How to hit links online in SF4 (variable input lag)?


#1

I play Rose, whose bnb combo is a 1f link (cr.lp, cr.lk, cr.mp xx ex spiral). I can hit it in training mode, but I usually miss it in actual games. I always assumed that was because I sucked and was getting flustered by my opponent or cracking under pressure or whatever. That could still be the case, but playing with the input lag option in the training room was enlightening for me. If I changed the # of frames input lag option, I would start missing my combos, the same way I would online.

Is playing a person online similar to selecting a random value (between 0-3, say, for a good connection) for input lag in the training room?

If so, I’m not surprised anymore that I can’t hit my combos, I’m surprised anyone else can hit theirs! I’ve seen people in videos hitting their combos online, so that means it’s possible to do consistently? Or is that just because 1) they had a really good connection (0 frames lag), or 2) they only upload the videos where they make all their combos. Does anyone have suggestions on how to hit links consistently online?

I had two thoughts:
[list]
[] Practice recognizing different levels of input lag. In theory, based on ordinary moves someone could recognize how many frames of input lag they were playing with, and adjust their timing accordingly. This would be especially hard if the lag changed during a single match.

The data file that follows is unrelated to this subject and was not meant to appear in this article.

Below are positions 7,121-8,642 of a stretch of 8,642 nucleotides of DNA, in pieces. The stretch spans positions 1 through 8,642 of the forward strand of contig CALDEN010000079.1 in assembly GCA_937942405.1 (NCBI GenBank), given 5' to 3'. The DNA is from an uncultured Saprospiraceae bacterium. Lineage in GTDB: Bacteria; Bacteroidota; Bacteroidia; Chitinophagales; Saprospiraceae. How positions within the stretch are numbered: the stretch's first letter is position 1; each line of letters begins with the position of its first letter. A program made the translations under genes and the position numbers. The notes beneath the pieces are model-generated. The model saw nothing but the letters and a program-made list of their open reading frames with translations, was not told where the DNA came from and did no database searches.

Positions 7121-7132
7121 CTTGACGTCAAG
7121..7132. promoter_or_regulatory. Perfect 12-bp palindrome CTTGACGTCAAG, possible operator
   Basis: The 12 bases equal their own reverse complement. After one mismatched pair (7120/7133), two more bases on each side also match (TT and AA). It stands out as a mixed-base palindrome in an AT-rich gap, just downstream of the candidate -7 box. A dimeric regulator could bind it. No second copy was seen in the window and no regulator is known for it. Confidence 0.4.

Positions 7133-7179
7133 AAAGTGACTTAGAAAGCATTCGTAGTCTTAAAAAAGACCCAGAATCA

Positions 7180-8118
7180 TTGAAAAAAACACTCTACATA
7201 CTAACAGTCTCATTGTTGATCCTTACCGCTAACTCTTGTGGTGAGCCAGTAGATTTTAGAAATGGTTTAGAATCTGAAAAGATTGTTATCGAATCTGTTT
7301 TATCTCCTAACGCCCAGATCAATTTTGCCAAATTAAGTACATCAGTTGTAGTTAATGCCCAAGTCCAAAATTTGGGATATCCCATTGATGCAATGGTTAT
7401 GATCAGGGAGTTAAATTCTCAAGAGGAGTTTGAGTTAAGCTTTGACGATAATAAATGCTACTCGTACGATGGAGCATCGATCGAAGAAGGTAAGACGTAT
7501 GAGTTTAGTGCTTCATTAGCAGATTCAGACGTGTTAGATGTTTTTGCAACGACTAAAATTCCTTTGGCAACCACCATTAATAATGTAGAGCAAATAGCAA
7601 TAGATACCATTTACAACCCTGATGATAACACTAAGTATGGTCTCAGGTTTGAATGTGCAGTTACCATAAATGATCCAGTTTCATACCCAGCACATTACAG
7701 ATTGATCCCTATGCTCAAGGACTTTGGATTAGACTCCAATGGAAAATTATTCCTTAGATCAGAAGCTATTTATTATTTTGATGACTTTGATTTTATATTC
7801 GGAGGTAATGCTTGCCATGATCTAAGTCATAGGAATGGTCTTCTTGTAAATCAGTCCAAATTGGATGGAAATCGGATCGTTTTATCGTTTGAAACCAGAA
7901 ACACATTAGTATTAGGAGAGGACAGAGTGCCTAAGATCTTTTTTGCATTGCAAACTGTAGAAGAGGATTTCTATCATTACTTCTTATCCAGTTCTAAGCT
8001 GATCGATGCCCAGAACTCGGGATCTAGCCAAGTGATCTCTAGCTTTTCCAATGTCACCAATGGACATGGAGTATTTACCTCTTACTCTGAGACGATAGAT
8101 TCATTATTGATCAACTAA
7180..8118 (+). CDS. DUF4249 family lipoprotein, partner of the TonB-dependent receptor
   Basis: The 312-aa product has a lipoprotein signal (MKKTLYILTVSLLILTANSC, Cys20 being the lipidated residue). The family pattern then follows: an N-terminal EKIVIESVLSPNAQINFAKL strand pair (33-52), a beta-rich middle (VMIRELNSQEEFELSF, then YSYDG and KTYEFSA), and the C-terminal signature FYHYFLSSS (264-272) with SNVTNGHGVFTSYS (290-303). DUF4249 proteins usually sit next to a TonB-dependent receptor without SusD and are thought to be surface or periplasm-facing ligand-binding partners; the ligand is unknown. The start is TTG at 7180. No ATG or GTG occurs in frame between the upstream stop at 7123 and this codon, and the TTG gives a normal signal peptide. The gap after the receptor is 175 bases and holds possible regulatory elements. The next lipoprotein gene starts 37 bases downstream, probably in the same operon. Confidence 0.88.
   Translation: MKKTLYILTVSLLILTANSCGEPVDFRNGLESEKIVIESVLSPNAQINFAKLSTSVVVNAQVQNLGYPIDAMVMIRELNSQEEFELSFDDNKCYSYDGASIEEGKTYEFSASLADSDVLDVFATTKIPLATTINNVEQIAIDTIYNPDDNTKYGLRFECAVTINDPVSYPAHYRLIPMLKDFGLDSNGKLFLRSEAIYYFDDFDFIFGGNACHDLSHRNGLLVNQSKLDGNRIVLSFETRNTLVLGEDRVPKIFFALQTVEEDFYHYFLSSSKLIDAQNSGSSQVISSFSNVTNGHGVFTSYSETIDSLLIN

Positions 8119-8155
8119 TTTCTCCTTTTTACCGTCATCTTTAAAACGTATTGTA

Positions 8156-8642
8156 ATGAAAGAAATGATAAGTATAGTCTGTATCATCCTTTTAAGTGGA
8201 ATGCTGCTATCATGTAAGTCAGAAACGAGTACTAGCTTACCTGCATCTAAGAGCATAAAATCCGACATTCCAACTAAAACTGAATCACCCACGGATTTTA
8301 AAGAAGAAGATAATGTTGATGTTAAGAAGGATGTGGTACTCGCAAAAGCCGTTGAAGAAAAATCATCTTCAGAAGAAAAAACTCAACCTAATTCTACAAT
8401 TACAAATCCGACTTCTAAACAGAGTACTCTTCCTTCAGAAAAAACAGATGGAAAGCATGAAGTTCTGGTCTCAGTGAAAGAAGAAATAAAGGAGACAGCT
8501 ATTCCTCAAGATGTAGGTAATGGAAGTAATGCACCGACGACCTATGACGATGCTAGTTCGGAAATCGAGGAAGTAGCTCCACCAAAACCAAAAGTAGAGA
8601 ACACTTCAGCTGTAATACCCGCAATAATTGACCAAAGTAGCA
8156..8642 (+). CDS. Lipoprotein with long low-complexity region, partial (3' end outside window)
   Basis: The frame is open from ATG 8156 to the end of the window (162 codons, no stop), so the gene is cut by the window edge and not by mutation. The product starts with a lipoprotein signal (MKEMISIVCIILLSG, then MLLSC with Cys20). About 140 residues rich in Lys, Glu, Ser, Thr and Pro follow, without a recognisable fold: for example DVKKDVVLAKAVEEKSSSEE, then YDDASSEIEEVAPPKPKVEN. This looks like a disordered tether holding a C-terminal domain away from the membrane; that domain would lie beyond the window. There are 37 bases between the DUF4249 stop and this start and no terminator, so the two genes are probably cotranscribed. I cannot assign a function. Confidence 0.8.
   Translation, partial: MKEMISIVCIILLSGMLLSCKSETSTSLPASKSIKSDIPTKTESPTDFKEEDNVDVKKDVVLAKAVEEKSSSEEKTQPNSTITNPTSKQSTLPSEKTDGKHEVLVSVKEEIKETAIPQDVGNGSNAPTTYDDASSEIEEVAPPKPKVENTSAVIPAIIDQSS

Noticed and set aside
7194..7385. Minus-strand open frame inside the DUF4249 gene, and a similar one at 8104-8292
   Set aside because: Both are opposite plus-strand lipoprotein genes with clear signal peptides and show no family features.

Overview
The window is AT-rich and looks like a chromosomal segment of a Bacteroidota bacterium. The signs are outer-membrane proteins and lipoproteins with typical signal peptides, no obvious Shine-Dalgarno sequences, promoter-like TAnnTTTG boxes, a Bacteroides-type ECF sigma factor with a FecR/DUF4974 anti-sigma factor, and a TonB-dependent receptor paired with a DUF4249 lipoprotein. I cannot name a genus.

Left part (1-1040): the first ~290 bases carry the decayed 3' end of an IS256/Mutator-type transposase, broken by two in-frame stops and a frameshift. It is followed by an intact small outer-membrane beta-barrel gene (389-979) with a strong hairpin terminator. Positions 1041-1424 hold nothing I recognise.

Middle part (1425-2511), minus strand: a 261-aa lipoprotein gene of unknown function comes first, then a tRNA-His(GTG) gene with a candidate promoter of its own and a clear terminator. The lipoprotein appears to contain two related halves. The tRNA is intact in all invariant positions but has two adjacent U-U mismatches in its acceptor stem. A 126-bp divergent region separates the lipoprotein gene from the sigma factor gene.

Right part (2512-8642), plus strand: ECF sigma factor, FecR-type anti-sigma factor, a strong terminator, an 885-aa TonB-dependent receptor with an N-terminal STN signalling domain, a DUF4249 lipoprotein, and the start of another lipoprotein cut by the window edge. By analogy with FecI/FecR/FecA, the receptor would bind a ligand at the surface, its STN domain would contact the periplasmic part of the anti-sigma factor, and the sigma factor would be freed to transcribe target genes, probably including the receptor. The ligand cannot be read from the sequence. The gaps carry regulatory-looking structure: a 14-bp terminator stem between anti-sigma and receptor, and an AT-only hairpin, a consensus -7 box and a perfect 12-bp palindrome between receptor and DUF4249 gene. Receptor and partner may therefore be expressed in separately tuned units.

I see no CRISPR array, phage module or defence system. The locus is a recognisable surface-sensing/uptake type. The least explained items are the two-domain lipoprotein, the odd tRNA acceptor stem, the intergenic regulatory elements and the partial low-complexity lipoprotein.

[
] Forget what’s on the screen (in fact learn to block out all light and sound) and get the timing in your fingers, so the level of input lag is irrelevant. This would give the entire combo though 1f tolerance—for instance before there used to be some leeway because cr.lp chains to cr.lk. If you’re not looking at the screen then you only have 1 frame tolerance for the cr.lk. So all combos would get much harder.
[/list]

Really both of these ways seem too hard for me, is there any other way? If not I think I will just stop trying to use 1f combos online.

BTW I live in the US and have a good (by US standards) connection, about 10-15ms ping.
BTW2 I know people will tell me to play offline, but I also want to play online.


#2

Just play online, some connections are just betetr than others, too much hassle to “practice”. Lag has a bigger impact on reacting to things than completing combos as the muscle memory will still get the proper timing of hitting 1 button after another most of the time. Not saying it doesn’t have an impact but not nearly as big as reacting. Also don’t play yellow bars.

I practice everything in offline training without any BS lag settings. If i play online i’m going to do what i practiced regardless. I if i need to do a one framer…i will.


#3

Just play green bar connections


#4

No.

Lag is variable. You’re usually not dealing with a set amount of input delay, or otherwise you would just adjust to it (like playing offline on a different TV) and move on.
Lag spikes and instability I have not seen simulated in a training mode in a fighting game.

  1. Plink.
  2. Stop using 1-frame combos.
  3. Stop using characters with 1-frame combos.

If you’ve ever thought to yourself, "Why are there so many Cody players out today?"
it’s because cr. LP, cr. LK xx CU is a hella easy 3-frame link. 4, if you plink it.